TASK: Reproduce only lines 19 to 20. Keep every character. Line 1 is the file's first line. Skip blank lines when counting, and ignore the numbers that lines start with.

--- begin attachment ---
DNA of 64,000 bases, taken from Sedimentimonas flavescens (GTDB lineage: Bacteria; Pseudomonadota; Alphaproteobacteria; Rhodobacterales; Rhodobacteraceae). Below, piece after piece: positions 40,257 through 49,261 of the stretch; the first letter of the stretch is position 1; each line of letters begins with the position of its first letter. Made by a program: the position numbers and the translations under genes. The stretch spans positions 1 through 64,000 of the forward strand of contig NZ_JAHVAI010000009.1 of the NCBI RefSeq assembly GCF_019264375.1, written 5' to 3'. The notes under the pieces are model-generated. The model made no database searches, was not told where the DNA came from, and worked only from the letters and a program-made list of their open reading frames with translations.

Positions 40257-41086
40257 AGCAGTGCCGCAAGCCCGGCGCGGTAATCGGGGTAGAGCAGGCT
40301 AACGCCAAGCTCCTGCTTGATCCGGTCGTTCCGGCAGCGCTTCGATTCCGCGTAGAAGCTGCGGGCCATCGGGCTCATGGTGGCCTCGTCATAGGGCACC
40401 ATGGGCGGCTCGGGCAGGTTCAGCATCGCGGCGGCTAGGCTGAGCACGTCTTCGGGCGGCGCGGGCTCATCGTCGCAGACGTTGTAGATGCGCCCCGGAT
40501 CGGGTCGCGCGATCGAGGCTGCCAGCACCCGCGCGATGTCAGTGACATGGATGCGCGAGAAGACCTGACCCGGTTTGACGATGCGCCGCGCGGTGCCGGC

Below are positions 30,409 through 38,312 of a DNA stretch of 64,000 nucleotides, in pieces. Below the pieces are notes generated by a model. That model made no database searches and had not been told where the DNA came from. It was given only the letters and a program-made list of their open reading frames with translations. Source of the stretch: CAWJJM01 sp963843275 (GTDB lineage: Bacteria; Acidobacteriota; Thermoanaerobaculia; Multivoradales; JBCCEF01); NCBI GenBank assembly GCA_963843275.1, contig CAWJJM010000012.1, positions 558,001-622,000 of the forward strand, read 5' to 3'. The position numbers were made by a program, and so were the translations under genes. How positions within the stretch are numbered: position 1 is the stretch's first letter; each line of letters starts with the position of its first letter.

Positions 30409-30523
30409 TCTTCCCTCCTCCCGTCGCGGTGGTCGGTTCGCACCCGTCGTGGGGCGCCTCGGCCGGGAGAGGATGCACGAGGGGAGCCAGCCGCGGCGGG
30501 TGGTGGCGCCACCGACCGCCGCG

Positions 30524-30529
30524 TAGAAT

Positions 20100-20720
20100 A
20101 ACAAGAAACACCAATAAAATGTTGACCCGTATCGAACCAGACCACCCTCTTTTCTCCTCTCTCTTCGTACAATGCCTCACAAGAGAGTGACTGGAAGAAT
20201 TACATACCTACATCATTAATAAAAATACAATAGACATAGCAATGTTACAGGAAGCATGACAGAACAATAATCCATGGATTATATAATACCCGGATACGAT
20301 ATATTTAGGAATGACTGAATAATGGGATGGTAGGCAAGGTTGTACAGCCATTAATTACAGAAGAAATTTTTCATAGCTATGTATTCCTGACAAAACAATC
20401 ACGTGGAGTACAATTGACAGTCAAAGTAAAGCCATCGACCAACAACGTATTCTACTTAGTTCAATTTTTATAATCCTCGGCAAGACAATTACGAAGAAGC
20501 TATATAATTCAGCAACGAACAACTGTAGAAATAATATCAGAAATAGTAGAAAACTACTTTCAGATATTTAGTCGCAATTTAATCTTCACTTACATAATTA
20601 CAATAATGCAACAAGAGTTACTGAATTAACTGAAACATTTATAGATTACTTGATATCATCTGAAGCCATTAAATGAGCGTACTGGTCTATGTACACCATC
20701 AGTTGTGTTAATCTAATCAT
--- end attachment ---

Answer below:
20501 TATATAATTCAGCAACGAACAACTGTAGAAATAATATCAGAAATAGTAGAAAACTACTTTCAGATATTTAGTCGCAATTTAATCTTCACTTACATAATTA
20601 CAATAATGCAACAAGAGTTACTGAATTAACTGAAACATTTATAGATTACTTGATATCATCTGAAGCCATTAAATGAGCGTACTGGTCTATGTACACCATC